Not too far from where I live, there is a particularly hateful group of people who preach a vicious, life-denying Christianity. You may know them as the Westboro Baptist Church, most often seen at funeral protests. They also protest area rock concerts and recently made an appearance at the church I attend. They are an embarrassment to the state of Kansas (not that we need another).
But two of their members recently escaped, due in part to the influence of the Lawrence Public Library! Megan Phelps-Roper spoke about leaving the church and shared how a visit to our library helped open up her eyes to the breadth of human thought and experience. Congratulations to Megan on leaving, and I hope she can find peace in a new life.
On reading this, I remembered with fondness the library in my hometown. Some wonderful librarian in my town purchased the community subscription to Ms. Magazine and the Utne Reader. After my introduction to feminism, these were the only pro-woman texts I saw for two years until my own escape to college. During near-daily trips to the library I would check for the new issues incessantly, and secretly, lest anyone see me reading them. I found my first Douglas Coupland books there, and my first Simon and Garfunkel album; they loaned me all of Madeline L'Engle's books, a great deal of science fiction, Holocaust memoirs, The Bell Jar, literary biographies--most of my literary loves came from that one big room filled with books.
The people running that library were hardly leftist or even liberal; they most likely did not agree with the sentiments of those publications. But they had a commitment to open access and knowledge that I respect deeply, and that commitment was rare in small-town Iowa. So the arson that destroyed my hometown library was particularly traumatic. Some local ruffians threw firecrackers in the book-return box and gutted the structure, taking most of the collection in the fire. These young people were caught and punished as little as possible, due to family connections and most probably the low regard those in power felt towards the library.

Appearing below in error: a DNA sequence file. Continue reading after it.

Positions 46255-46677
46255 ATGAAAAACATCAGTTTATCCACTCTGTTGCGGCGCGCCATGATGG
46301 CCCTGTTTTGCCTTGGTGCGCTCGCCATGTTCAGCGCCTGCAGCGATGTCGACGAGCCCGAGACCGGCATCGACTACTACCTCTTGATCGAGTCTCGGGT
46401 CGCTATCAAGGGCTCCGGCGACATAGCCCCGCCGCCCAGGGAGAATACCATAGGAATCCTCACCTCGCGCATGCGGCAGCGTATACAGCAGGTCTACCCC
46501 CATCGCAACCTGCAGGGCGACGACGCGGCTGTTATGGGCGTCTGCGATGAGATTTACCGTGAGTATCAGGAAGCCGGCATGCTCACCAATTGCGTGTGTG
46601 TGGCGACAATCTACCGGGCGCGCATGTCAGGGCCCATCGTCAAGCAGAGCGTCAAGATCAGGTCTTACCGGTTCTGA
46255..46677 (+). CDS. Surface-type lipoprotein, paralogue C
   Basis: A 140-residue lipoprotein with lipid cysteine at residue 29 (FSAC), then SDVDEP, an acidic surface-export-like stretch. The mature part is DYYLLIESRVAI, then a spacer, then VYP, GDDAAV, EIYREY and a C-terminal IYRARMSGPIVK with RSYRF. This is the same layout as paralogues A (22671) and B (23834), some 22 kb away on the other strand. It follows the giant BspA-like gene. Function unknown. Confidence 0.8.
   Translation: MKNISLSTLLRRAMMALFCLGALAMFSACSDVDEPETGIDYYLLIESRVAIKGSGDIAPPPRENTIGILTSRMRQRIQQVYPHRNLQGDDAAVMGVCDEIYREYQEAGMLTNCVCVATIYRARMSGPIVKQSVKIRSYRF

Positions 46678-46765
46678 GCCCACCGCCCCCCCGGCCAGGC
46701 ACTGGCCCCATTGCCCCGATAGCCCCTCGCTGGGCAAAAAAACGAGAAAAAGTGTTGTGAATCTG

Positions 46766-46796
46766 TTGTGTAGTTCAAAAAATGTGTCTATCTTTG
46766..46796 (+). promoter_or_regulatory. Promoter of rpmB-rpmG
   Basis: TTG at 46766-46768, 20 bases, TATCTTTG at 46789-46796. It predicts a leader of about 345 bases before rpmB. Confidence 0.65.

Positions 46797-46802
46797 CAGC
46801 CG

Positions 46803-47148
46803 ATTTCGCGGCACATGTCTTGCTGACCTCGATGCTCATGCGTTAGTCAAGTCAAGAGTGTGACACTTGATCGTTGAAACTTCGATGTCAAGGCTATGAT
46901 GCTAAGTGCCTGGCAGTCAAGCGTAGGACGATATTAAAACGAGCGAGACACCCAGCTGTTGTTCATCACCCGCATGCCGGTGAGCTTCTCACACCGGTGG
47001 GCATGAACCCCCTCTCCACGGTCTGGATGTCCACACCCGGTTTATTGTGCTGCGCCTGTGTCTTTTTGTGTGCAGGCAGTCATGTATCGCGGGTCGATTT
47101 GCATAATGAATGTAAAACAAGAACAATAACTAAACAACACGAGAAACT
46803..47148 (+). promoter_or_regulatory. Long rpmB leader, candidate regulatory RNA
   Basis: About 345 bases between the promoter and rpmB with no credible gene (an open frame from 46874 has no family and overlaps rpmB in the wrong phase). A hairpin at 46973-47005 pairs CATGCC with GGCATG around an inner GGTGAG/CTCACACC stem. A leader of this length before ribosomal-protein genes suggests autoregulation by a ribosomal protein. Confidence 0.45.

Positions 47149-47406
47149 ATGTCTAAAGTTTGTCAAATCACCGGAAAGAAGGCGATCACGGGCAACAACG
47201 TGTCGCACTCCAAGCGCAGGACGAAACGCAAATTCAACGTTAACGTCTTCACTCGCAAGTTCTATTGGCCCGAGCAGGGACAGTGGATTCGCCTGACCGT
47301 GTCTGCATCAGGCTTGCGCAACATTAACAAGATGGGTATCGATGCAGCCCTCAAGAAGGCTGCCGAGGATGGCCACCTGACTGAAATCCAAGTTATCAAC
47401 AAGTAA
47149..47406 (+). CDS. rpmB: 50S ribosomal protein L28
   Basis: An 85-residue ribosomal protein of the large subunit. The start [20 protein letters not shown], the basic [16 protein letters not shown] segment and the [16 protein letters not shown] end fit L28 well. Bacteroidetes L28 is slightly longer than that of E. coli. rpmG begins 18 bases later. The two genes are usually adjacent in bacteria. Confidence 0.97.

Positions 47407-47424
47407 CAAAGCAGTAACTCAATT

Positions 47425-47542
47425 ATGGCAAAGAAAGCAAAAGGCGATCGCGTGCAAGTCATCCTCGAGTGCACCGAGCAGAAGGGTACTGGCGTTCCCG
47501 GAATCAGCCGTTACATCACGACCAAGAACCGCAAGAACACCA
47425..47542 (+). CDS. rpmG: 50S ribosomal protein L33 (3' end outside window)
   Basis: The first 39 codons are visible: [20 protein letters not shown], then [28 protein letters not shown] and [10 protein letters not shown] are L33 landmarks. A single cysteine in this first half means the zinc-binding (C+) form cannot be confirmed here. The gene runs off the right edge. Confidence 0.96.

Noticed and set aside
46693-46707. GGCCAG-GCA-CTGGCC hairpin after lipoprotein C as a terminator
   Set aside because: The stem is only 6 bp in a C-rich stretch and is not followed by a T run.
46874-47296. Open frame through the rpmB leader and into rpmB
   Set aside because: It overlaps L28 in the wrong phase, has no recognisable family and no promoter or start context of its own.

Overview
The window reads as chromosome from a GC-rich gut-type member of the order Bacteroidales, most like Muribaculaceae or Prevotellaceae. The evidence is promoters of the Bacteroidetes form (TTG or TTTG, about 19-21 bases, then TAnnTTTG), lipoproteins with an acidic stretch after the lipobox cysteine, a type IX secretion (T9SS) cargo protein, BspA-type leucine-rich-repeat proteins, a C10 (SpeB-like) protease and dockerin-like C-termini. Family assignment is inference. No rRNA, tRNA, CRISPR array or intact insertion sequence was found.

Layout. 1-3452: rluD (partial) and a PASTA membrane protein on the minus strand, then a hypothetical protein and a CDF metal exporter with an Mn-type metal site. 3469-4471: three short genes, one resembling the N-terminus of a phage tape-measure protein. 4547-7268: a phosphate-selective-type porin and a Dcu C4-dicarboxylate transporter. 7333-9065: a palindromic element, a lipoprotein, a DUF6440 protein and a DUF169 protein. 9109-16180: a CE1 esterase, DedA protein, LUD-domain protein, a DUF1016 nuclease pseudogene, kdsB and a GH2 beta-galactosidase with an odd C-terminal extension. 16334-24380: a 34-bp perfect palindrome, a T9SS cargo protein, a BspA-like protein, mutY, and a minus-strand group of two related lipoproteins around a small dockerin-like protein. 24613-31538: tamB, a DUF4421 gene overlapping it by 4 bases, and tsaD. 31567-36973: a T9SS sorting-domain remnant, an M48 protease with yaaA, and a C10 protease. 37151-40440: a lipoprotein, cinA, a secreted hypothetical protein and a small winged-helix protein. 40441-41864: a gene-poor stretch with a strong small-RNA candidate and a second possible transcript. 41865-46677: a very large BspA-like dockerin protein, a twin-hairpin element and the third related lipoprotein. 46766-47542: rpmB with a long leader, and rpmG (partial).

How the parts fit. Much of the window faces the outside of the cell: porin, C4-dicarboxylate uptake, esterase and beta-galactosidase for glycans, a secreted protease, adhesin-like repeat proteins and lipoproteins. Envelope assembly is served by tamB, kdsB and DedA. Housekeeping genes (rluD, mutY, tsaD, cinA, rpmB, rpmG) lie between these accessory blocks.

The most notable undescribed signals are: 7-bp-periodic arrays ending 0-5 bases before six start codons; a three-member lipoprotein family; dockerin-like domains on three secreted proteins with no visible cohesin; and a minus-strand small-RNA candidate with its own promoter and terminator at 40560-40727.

Later, the library was rebuilt, bigger and more beautiful than before. I never felt the same about the new structure, though; it lacked the central fireplace and cozy surreptitiousness of the former building. The old stacks allowed me to disappear into books; the new were too open, too revealing, too few places for young feminists to hide.
Anyway, if there is one thing that is truly great about America, it is our libraries. I am sure that there is inequality in them, also, in where they are and in how fines accrue and in which writers and artists are represented in the collections. Nonetheless, they are the most promising institution we have, a source of hope for a free and educated future. The public libraries helped me escape; they have given some of my students access to a larger vision; and they helped Megan Phelps-Roper see a new light. Congratulations to all who leave lives directed by hate for lives directed by love and reading. May love and reading bless all of you this year!